No, not sanitation systems, although I appreciate those also. I mean people who can operate a sewing machine, or in this case, anyone who can wield a needle and thread without drawing blood, tangling one's materials in knots or making the finished object look like it was not sewn by King Kong or a Far Side cow (they of no opposable thumbs).
I was all thumbs in my first attempt at making a sock monkey, and worse still, I was late and missed most of the free class offered by the American Visionary Art Museum this Saturday. My first clue that I was in trouble was the lack of parking. And when I finally took the elevator up to the third floor classroom of the Jim Rouse (creator of Columbia, where I live) Visionary Center, I was shocked to find fiberfill flying everywhere and what looked like 300 men, women and children busily cutting, sewing and stuffing socks into fabric precursers of homo sapiens.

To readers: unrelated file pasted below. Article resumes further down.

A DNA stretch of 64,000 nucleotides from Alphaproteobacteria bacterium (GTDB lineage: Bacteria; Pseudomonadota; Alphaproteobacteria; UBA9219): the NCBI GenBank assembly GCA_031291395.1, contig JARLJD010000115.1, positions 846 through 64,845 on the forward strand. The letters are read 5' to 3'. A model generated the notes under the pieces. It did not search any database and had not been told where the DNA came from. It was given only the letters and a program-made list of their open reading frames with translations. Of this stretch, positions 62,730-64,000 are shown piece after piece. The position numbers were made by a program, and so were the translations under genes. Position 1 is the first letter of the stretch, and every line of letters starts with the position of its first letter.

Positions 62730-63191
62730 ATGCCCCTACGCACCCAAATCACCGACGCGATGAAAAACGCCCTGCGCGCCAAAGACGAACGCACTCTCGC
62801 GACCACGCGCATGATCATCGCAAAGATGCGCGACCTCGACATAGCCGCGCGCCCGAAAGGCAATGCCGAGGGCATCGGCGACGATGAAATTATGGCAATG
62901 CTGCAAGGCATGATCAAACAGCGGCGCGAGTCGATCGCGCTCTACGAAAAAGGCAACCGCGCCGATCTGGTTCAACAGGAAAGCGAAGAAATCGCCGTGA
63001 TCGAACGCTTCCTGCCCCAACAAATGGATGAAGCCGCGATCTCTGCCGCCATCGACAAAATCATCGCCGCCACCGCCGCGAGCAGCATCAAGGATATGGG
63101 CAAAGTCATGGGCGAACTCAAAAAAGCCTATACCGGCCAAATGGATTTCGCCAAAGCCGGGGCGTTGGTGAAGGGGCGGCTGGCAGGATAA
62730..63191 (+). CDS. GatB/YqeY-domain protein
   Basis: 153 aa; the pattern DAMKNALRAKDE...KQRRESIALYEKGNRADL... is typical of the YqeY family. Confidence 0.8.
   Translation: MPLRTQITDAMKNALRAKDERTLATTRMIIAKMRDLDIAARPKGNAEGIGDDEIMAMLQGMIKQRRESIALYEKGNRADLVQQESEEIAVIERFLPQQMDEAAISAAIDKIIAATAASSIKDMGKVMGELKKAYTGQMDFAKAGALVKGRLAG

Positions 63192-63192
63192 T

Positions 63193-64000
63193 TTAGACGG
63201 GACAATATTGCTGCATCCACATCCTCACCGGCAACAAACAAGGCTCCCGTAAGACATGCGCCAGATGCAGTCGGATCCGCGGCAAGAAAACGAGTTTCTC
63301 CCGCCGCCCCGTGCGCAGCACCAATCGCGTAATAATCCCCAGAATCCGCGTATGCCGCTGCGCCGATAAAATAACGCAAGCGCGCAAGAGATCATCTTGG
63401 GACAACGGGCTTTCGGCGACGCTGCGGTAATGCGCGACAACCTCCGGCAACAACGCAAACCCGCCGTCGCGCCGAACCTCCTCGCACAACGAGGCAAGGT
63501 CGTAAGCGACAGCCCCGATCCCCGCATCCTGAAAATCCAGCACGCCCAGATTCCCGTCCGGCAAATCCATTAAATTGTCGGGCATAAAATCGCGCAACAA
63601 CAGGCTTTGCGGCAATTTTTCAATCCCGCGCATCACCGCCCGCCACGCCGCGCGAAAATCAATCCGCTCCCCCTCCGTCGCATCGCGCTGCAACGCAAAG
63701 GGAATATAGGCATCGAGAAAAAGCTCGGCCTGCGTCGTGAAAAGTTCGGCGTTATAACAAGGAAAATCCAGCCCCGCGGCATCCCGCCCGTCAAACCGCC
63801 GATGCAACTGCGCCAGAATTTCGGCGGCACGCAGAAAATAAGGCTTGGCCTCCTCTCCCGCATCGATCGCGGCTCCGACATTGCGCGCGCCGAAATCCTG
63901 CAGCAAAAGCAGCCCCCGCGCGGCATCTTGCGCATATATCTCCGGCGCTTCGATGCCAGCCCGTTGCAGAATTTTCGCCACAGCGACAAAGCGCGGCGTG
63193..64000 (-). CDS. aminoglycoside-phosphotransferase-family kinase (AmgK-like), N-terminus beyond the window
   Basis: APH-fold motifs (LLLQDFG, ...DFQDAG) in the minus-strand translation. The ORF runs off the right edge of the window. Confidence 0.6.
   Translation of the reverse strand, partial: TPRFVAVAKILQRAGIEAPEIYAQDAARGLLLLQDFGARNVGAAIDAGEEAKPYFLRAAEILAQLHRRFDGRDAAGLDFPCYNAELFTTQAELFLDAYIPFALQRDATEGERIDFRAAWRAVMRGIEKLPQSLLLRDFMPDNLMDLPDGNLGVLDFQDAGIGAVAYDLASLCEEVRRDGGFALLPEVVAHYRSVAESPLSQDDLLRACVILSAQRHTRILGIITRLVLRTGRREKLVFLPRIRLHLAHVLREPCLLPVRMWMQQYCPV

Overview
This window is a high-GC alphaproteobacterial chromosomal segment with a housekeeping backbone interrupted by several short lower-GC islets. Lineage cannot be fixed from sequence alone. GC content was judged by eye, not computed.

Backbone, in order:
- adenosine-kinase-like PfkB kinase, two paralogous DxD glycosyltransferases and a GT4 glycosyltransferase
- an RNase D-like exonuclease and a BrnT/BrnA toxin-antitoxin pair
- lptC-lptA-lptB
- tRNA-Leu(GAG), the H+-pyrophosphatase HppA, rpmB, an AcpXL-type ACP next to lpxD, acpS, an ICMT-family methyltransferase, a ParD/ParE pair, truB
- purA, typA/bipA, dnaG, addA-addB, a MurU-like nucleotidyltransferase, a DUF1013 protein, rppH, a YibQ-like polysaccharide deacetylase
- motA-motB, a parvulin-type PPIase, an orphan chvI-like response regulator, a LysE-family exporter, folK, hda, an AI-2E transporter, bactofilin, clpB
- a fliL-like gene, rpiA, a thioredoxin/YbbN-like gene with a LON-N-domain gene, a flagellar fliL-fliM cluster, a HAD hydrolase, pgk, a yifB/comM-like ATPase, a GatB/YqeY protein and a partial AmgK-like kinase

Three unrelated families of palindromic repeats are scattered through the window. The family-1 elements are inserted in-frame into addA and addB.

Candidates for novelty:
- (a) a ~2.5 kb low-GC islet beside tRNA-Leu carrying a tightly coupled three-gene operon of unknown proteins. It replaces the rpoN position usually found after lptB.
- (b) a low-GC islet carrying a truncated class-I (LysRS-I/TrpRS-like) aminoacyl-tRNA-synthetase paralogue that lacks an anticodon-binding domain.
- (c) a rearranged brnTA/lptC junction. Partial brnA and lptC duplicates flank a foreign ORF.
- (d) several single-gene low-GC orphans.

I couldn't even see a registration table; just dozens of round tables full of socks, buttons, yarn and more. Luckily, a woman wearing a "Monkey Helper" nametag took pity on me and gave me a pattern and five minutes of instruction. Then she started cleaning up. I felt pretty sheepish, thinking I could just drop in anytime--that's how I had understood the event. I also felt pretty disappointed, knowing sewing is not my strong skill and thinking I'd never manage to make a sock monkey, or even a sock amoeba.
But determination is a virtue, or something like that, and I stitched away into the wee hours, mostly because my neighbors were having a raucous party. By 3 a.m. I had a head, torso, legs and one ear, as well as two daisy buttons that gave Gladys all her personality. It really is all in the eyes.
I woke up this morning eager to finish, and hoping all the party-going neighbors had well-earned headaches. I had one, too, from trying to thread my needle without my glasses. But seeing Gladys with all her limbs intact and her wired tail made me feel all better. That, and some oatmeal monster (I mean monkey) cookies we made after that.